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Expand chart
Data: U.S. Energy Information Administration, Bureau of Labor Statistics; Chart: Harry Stevens/Axios

Gasoline prices heading into Memorial Day weekend — the start of the summer driving season — are fairly modest by historical standards and lower than last year's levels.

Why it matters: It's a break for people who need or choose to drive long distances. That's also good news for President Trump. Energy prices are politically ominous for presidents when they're high.

  • This isn't lost on Trump, who tried to take credit for gasoline prices when they were falling early in the year and in general likes to highlight the topic.
  • He also makes a public show of leaning on OPEC.

But, but, but: U.S. presidents have limited and indirect influence on pump prices. Instead, they're most directly tethered to oil prices set on global markets that respond to all kinds of global economic and geopolitical forces.

  • Most recently, trade disputes are putting downward pressure on prices.
  • Overall, the White House faces a tricky balancing act as it toughens sanctions against Iranian exports while trying to avoid political blowback over how that could put upward pressure on crude prices.

Where it stands: Gasoline prices have been rising for much of the year but dipped in recent weeks. Per AAA, the nationwide average price is $2.85 per gallon for regular gasoline today, roughly 12 cents below last year at this time. AAA says...

"For the 37.6 million motorists hitting the road for Memorial Day they can expect gas prices to be cheaper than last year with the exception of a few states in the West Coast and Rockies region."

Go deeper: The states with the most expensive gas prices

Go deeper

United CEO is confident people will feel safe traveling again by 2022

Axios' Joann Muller and United CEO Scott Kirby. Photo: Axios

United Airlines CEO Scott Kirby believes that people will feel safe traveling again by this time next year, depending on the pace of vaccinations and the government's ongoing response to the pandemic, he said at an Axios virtual event.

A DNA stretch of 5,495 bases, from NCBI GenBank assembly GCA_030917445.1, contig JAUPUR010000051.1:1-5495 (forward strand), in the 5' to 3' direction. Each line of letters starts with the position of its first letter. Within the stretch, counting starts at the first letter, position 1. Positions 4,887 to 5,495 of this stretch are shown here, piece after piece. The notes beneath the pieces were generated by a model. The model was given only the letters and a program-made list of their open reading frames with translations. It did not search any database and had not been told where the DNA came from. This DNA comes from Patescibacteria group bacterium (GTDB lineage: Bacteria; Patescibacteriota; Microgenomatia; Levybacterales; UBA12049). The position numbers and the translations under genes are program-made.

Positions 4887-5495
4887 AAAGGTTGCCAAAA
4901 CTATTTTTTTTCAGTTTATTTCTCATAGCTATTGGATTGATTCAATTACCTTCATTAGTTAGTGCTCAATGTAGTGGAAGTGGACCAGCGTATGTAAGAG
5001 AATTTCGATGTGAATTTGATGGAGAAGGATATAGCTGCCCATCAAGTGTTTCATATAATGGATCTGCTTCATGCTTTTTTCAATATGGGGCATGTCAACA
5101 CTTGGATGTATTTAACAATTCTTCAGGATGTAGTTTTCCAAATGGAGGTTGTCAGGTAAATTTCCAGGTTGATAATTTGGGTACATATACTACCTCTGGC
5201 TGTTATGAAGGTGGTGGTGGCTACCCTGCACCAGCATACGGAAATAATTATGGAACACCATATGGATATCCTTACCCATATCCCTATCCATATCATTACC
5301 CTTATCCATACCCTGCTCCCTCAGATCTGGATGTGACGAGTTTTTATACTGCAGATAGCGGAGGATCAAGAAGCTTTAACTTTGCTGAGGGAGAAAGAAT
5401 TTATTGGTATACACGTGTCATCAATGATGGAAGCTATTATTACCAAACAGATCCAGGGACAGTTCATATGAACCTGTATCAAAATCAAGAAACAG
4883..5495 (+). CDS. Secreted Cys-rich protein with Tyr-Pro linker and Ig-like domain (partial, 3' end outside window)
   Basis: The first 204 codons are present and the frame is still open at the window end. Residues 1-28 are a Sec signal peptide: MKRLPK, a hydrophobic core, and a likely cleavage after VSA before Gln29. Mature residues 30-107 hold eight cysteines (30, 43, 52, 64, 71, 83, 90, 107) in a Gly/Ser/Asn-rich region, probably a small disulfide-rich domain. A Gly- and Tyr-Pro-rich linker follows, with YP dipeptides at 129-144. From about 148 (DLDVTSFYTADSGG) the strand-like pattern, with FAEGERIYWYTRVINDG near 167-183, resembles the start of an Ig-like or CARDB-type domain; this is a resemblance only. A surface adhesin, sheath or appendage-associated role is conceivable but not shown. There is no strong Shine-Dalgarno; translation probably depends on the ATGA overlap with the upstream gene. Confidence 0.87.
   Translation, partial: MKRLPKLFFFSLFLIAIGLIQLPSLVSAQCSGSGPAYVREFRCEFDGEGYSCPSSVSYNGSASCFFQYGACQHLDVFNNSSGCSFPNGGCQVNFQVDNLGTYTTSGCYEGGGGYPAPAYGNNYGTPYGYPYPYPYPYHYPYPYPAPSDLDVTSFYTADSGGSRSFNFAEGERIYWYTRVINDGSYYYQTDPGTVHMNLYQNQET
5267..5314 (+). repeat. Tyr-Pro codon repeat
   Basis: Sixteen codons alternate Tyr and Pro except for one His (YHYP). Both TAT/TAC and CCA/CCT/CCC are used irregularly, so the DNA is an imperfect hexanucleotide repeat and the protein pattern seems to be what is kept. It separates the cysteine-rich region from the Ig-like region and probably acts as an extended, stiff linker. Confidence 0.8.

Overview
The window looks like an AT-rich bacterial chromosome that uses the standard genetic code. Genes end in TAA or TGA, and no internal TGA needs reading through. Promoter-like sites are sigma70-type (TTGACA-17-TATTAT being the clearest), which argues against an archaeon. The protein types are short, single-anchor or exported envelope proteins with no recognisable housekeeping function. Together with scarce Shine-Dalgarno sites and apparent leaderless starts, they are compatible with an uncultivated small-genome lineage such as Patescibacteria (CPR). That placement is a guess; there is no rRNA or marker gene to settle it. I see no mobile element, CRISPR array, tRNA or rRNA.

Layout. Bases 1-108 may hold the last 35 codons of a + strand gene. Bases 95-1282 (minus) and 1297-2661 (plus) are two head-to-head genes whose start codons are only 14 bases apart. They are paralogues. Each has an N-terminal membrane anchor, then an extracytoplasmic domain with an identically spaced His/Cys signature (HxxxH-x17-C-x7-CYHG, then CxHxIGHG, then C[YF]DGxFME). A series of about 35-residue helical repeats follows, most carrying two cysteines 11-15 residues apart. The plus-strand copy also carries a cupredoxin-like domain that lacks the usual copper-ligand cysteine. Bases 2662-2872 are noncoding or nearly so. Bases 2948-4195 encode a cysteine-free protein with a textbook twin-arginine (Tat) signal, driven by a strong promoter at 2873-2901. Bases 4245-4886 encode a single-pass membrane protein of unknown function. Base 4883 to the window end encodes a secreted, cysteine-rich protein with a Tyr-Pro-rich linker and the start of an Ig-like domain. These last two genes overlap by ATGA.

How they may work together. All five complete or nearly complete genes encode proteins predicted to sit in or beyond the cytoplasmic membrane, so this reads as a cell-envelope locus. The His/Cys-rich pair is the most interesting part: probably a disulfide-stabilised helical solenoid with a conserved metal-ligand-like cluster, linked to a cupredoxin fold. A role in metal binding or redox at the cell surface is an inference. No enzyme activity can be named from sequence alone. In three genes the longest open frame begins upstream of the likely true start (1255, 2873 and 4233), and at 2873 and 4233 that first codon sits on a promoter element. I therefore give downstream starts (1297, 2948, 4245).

Why it matters: Misery for global aviation is likely to continue and hold back a broader economic recovery if nothing changes, especially with new restrictions on international border crossings. U.S. airlines carried about 60% fewer passengers in 2020 compared with 2019.

The risks and rewards of charging state-backed hackers

Illustration: Sarah Grillo/Axios

Last week’s stunning indictment of three North Korean hackers laid bare both the advantages and drawbacks of the U.S. government’s evolving strategy of using high-profile prosecutions to publicize hostile nation-state cyber activities.

Why it matters: Criminal charges can help the U.S. establish clear norms in a murky and rapidly changing environment, but they may not deter future bad behavior and could even invite retaliation against U.S. intelligence officials.

45 mins ago - World

Scoop: Netanyahu asked Biden to keep Trump's sanctions on International Criminal Court

ICC chief prosecutor Fatou Bensouda. Photo: Bas Czerwinski/ANP/AFP via Getty

Netanyahu asked Biden in their first phone call last week to keep sanctions imposed by the Trump administration on the International Criminal Court (ICC) in place, Israeli officials tell me.

Why it matters: Israeli officials are concerned that removing the sanctions would hamper Israel's efforts to stop a potential war crimes investigation into Israel, and that the court's prosecutor could see it as a signal that the U.S. isn't firmly opposed to that investigation.